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80115-0014 - Japanese Vegetable Store, 1890s

Vegetable Store

Artist Unknown
Publisher Unknown
Medium Albumen Print
Period Meiji
Location Outside
Image No. 80115-0014
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The owner of a vegetable store is holding a very large kabu (蕪, turnip). He appears to specialize in apples though, considering the large number that are displayed.

Burdock, radishes, mustard leaf and onions can be seen in front of him. Panels on the eaves are cleverly used to protect the produce from the sunlight.

The Japanese diet during the Meiji Period consisted of rice, small quantities of vegetables, especially pickled, fish and beans. In the country, people often ate barley, millet, or another cheap grain instead of the more expensive rice.

Beef, pork and bread were introduced during the Meiji Period and did at first experience some popularity. Basil Hall Chamberlain mentions in his writings that in 1890, yatai (food stalls) were loaded with piles of bread for “jinrikisha-men and other coolies.”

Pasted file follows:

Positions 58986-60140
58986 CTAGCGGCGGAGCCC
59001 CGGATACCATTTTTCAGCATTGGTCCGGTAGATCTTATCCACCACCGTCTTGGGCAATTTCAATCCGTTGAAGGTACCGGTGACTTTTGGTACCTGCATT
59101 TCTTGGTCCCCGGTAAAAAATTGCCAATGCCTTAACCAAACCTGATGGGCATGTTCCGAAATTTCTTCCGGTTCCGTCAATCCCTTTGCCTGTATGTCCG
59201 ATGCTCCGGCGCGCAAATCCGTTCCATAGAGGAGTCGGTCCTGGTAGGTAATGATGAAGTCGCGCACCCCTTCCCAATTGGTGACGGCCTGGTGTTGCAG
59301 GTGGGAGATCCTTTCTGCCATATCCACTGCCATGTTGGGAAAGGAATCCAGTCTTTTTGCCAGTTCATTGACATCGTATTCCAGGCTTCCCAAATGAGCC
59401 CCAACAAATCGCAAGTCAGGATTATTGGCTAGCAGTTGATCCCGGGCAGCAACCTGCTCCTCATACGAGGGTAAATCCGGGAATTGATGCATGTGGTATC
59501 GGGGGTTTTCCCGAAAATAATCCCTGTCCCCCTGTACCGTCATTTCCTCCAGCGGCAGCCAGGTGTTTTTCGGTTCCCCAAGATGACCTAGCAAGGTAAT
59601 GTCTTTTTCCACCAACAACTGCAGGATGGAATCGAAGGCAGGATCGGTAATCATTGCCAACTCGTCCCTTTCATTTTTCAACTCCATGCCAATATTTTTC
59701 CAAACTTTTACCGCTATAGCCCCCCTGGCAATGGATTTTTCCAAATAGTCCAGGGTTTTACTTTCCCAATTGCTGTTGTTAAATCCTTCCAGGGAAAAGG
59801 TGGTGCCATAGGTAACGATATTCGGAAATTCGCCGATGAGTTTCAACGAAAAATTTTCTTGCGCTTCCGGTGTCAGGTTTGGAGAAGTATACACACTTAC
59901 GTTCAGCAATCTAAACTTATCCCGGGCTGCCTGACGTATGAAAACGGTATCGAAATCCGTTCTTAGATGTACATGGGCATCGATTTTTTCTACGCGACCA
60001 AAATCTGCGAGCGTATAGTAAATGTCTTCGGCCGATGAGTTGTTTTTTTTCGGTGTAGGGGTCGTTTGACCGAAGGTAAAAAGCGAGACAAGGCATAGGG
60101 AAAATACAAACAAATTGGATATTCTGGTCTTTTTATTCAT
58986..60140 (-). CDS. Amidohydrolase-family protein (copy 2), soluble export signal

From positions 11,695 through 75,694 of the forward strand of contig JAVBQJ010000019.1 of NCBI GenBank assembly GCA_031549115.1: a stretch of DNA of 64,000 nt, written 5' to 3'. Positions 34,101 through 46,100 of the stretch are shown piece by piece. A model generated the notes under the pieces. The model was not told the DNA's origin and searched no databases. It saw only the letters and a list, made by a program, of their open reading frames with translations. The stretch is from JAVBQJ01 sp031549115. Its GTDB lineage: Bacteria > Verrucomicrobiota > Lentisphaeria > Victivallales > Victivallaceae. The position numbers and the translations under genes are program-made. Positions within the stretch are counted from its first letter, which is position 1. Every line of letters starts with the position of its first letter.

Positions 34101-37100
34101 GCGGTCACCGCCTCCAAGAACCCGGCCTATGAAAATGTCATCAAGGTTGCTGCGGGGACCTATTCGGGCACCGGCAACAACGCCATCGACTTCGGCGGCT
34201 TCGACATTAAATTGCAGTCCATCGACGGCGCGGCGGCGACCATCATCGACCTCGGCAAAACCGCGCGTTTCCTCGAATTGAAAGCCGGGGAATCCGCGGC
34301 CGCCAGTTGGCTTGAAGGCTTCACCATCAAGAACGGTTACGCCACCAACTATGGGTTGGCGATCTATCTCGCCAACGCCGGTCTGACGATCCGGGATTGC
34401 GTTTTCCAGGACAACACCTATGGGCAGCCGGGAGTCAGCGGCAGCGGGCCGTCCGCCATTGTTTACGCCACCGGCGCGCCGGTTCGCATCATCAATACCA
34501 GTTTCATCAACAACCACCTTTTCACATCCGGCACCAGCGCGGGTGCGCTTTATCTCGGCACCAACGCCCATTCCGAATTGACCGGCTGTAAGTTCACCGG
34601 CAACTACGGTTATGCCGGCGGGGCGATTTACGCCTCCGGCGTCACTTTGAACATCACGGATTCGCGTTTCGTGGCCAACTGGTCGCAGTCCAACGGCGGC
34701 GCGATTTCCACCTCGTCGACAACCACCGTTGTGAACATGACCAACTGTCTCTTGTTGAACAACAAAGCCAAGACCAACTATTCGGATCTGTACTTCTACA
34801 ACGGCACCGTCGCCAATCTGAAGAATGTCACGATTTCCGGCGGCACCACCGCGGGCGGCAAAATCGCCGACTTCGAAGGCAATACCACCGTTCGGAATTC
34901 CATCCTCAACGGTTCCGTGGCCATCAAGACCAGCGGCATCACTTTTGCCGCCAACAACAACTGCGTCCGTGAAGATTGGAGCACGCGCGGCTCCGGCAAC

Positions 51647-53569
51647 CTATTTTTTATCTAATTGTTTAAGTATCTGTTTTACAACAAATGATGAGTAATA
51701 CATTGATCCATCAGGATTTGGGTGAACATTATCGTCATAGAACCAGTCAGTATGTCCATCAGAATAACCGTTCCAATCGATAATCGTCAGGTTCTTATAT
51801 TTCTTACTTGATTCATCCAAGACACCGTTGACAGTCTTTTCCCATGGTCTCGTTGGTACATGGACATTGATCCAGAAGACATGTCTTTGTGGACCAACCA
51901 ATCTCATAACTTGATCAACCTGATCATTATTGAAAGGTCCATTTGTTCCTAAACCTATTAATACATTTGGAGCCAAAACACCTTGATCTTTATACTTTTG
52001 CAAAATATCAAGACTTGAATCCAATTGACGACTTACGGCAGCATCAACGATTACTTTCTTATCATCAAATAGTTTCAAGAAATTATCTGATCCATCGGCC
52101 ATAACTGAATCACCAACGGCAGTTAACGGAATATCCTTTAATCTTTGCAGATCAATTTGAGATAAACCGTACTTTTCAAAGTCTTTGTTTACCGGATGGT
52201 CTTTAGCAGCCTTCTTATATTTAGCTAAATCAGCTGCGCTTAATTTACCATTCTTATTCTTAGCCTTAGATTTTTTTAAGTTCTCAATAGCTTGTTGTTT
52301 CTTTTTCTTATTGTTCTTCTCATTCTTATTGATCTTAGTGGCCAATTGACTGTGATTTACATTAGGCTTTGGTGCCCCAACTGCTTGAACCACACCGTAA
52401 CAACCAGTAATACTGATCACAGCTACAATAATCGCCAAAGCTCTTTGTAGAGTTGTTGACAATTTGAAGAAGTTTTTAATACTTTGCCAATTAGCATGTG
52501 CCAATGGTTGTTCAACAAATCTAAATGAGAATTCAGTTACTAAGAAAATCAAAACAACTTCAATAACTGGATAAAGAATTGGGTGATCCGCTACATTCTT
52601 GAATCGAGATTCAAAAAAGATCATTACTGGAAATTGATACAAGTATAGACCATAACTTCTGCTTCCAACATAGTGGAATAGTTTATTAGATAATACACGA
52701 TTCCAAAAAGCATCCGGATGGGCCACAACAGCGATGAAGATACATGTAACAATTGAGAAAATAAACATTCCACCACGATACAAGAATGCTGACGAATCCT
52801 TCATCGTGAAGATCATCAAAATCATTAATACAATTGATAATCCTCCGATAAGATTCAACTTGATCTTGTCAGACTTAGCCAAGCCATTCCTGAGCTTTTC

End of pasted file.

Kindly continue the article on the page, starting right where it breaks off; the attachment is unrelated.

But this popularity didn’t last very long. During the start of the 20th century, many people returned to a more traditional Japanese diet. It would take many years before these Western imports were finally accepted.

Although meat officially was not a part of the Japanese diet due to centuries of buddhist influence, venison was available in the countryside as yama-kujira (mountain whale). Fish was after all allowed, and whale were seen as fish. So by calling venison whale meat, consumption was safe.

Although Japanese cuisine is now extremely popular all over the world, many Western visitors during the Meiji Period were not very impressed1:

Japanese dishes fail to satisfy European cravings. Imagine a diet without meat, without milk, without bread, without butter, without jam, without coffee, without salad or any sufficient quantity of nicely cooked vegetables, without puddings of any sort, without stewed fruit and with comparatively little fresh fruit, the European vegetarian will find almost as much difficulty in making anything out of it as the ordinary meat-eater. If Dr. Johnson had ever partaken of such a dinner, he would surely have described the result as a feeling of satiety without satisfaction, and of repletion without sustenance. The food is clean, admirably free from grease, often pretty to look at. But try to live on it—no!


1 Chamberlain, Basil Hall (1905). Things Japanese Being Notes on Various Subjects Connected with Japan for the Use of Travellers and Others. J. Murray: 180.


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Reference for Citations

Duits, Kjeld (). 1890s: Vegetable Store, OLD PHOTOS of JAPAN. Retrieved on May 27, 2022 (GMT) from

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They display their produce in much the same manner today at outdoor stores.